Nehemiah 7

This post is Day 7 in a series of studies about “Nehemiah”. I strongly suggest you begin with the introduction to this study, please click here to read it.

Feel free to comment below with your own thoughts about each verse and how you will be acting on each thought. Also, if you haven’t yet signed up to receive the notifications of new studies, you can do that today. (The form is at the bottom of the page).

Nehemiah – Day 7

Nehemiah 2:1-2

I took the wine and gave it to the king. I had not been sad in his presence before, so the king asked me, “Why does your face look so sad when you are not ill? This can be nothing but sadness of heart.” I was very much afraid.

The Thought

King Artaxerxes seems to have been a good king, he reigned in Persia for 40 years, (465-424) and the question he posed to Nehemiah shows that he noticed (and was concerned for) his servants. Nehemiah looking downcast seemed abnormal.

This King had been genuinely interested in the rebuilding of the temple in Jerusalem. He had great respect for the Jewish nation and for their God.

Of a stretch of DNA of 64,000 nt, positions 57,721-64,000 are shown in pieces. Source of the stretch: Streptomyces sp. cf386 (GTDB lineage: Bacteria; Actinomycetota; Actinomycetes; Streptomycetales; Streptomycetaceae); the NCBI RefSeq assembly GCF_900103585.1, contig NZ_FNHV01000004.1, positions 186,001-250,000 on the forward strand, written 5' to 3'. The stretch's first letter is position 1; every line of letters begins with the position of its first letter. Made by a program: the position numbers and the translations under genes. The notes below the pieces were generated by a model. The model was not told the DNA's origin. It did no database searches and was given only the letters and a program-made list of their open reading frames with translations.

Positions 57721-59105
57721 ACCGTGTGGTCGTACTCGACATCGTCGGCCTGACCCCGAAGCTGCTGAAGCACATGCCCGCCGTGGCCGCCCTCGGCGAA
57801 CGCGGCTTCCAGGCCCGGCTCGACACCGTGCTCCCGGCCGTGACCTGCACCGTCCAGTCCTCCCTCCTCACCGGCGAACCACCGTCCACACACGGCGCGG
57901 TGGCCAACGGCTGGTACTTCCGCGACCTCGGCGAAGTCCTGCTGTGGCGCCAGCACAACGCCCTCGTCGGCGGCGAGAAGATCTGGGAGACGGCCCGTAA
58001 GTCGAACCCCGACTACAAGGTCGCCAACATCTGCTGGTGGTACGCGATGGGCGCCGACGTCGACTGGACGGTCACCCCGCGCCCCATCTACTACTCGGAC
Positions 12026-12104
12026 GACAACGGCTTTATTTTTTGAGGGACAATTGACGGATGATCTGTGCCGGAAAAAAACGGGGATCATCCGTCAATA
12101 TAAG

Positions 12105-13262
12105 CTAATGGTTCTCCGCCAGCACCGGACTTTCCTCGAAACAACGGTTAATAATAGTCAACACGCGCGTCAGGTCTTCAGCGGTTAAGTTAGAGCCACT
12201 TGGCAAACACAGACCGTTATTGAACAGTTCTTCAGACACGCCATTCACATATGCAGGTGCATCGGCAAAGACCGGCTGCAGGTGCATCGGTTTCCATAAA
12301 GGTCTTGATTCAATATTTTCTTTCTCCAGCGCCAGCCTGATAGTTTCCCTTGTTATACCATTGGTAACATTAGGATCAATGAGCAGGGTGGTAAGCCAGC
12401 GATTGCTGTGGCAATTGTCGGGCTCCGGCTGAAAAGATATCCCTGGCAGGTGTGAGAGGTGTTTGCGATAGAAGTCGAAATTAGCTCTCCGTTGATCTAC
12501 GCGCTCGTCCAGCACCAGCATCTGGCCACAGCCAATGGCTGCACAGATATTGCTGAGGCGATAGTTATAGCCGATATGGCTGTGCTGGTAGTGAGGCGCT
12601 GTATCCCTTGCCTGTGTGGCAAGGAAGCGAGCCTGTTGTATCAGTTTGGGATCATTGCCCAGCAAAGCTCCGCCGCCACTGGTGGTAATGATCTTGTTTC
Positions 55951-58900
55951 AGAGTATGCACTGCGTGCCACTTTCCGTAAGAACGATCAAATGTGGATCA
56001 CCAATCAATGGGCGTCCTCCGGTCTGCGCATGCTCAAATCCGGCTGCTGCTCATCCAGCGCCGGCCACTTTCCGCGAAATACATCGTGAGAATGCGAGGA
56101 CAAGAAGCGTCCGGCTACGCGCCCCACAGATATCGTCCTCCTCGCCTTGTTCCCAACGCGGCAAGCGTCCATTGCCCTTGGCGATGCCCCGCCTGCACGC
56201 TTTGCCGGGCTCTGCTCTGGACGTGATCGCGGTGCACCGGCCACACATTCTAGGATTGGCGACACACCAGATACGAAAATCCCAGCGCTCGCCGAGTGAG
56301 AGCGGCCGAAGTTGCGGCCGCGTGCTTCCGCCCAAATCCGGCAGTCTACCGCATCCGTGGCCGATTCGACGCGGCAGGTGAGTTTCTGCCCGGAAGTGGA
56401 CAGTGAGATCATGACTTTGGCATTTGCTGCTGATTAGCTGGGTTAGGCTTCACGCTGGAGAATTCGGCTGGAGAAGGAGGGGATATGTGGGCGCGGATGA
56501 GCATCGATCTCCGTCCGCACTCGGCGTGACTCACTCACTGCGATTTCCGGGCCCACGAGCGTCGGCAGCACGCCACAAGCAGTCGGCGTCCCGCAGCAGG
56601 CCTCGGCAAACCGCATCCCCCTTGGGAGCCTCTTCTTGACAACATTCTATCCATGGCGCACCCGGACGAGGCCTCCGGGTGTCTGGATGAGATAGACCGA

In the book of Ezra (which precedes Nehemiah in most Bibles) we read that Artaxerxes gave permission to Ezra the priest to return to Jerusalem and supervise the rebuilding of the temple to which the king made a very generous donation (Ezra 7:15,20).

Nehemiah would know all that, but at this moment he was scared. Looking sad in the presence of the king was punishable by death, unless it was an official time of fasting and prayer. But Nehemiah had reason to be scared!


Think today about people you have heard of who would give generously to the restoration of a historic building. I am thinking as I write of the fire in Notre Dame Cathedral in Paris. Within weeks of the cathedral being destroyed the total amount needed had been promised in order to rebuild.

Many of the people who gave generously were believers and regular attendees at church services. Many were more interested in preserving the history contained in the building.

Pray for those who like history, but don’t want to know the God of history.

Read Ezra 7:11-26:- the letter that this generous King gave to the priest/scribe Ezra.

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